Phase/crossover in subs

Discussion in 'Beginners, General Questions' started by carl_b_byrne, May 14, 2003.

  1. carl_b_byrne

    carl_b_byrne Agent

    Nov 27, 2002
    Likes Received:
    I hope someone can clear this up for me. I do not understand the use of a phase control on a subwoofer. I did do a search in the sub/speaker forum but could not find a satisfactory answer. Is it essential? My little sub doesn't have one, but i the future I will upgrade. Also, can somebody give me a 2 dollar version of crossover. DOes it basically mean the point where the sub takes all bass (ie if set at 70 hz, the sub will play only sounds 70 hz and below?)

    Thanks muchly [​IMG]
  2. Wayne A. Pflughaupt

    Aug 5, 1999
    Likes Received:
    Katy, TX
    Real Name:

    First, welcome to the Forum!

    I’ll answer your second question first. Yes, simply put the crossover is what determines what frequency the sub will start to play. A 70Hz point means it handles everything from 70Hz and below. Sub crossovers are also known as “low pass filters.” In other words, they only let the lows through to the sub.

    At the same time, the rest of the speakers need a “high pass filter” to allow everything but the lows to go to them. Typically the receiver can do this with its speakers set to “small” in the menu.

    Regarding phase, it’s basically a time-delay adjustment. The situation is that the sub is typically in a different place than the mains – like in a corner – so its signal reaches your ears at a different time than the mains do. This results in irregular bass response. Many subs have only two phase settings – 0 and 180 degrees. But as you can see, the best phase adjustment will be one that’s continuously variable.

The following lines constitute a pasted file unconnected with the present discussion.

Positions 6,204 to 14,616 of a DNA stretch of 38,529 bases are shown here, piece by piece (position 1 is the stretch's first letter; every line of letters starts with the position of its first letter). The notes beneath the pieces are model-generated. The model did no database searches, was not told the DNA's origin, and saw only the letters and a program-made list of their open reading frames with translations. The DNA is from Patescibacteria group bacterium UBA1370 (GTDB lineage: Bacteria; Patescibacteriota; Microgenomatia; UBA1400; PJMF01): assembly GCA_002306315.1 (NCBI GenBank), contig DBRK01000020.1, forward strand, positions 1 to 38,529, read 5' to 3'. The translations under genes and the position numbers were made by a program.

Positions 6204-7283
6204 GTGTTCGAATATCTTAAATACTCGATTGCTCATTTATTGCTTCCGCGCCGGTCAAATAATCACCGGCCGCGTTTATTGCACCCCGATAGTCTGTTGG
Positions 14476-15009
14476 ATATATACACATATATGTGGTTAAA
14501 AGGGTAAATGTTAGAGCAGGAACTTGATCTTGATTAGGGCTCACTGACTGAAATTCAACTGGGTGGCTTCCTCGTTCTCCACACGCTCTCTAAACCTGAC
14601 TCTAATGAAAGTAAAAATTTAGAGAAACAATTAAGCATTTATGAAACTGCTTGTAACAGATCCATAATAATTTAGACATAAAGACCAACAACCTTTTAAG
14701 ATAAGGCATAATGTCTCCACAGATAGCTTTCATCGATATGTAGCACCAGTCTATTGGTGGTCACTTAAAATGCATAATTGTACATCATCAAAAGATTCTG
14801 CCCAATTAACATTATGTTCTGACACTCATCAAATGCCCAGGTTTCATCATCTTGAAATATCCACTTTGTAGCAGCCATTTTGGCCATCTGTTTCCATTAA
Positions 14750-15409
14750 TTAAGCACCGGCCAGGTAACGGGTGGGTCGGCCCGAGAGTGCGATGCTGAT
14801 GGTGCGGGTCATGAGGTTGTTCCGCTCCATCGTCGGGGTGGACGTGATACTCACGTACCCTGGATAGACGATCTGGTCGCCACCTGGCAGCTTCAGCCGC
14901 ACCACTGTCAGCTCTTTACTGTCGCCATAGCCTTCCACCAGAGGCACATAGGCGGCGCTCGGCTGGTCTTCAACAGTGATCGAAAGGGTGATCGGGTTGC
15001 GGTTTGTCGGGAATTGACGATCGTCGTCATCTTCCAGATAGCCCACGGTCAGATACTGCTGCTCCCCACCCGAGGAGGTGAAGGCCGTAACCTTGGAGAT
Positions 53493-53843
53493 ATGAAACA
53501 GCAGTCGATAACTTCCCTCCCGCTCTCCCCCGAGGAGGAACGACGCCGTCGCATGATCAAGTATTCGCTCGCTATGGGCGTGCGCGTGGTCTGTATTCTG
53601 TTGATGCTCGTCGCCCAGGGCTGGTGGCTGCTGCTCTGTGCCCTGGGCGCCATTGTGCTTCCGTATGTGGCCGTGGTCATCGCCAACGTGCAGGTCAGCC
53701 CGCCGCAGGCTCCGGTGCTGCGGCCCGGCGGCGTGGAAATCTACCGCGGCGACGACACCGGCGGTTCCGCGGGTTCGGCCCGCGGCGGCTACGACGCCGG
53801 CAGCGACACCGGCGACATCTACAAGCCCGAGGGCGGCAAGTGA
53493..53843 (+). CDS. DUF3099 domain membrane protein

Wayne A. Pflughaupt
  3. Cees Alons

    Cees Alons Moderator

    Jul 31, 1997
    Likes Received:
    Real Name:
    Cees Alons

    Yes, that's basically what the crossover frequency is. Of course it's not a "switch", i.e. at that frequency about equal amounts of sound go to the sub and to the original channel. But above it, the sub quickly gets less and below it (as quickly) more.

    The phase switch lets you change the phase [​IMG]. See it like this: a speaker driver's cone has to move in and out periodically to make a sound wave. When two different speakers - let's assume they get exactly the same signal - are "in phase", they move out and in together. When they are "not in phase", one moves in exactly while the other moves out (and vice-versa). That's not economic, because when one driver tries to higher the pressure in your room, the other tries to lower it! The'd better be "in phase"!

    You can change that by changing the two wires on one of the drivers, but that's a bit difficult on a sub, because you generally use the line-in level and not speaker-level connections. You would have to change all the other speakers (assuming they are mutually in phase).

    That's why they have a phase switch on more expensive subs: so you can switch it until you feel your bass is loudest.

    The problem isn't as dramatic as I painted above, because in practice the other speakers DON'T get the same bass-signal as the sub!


Share This Page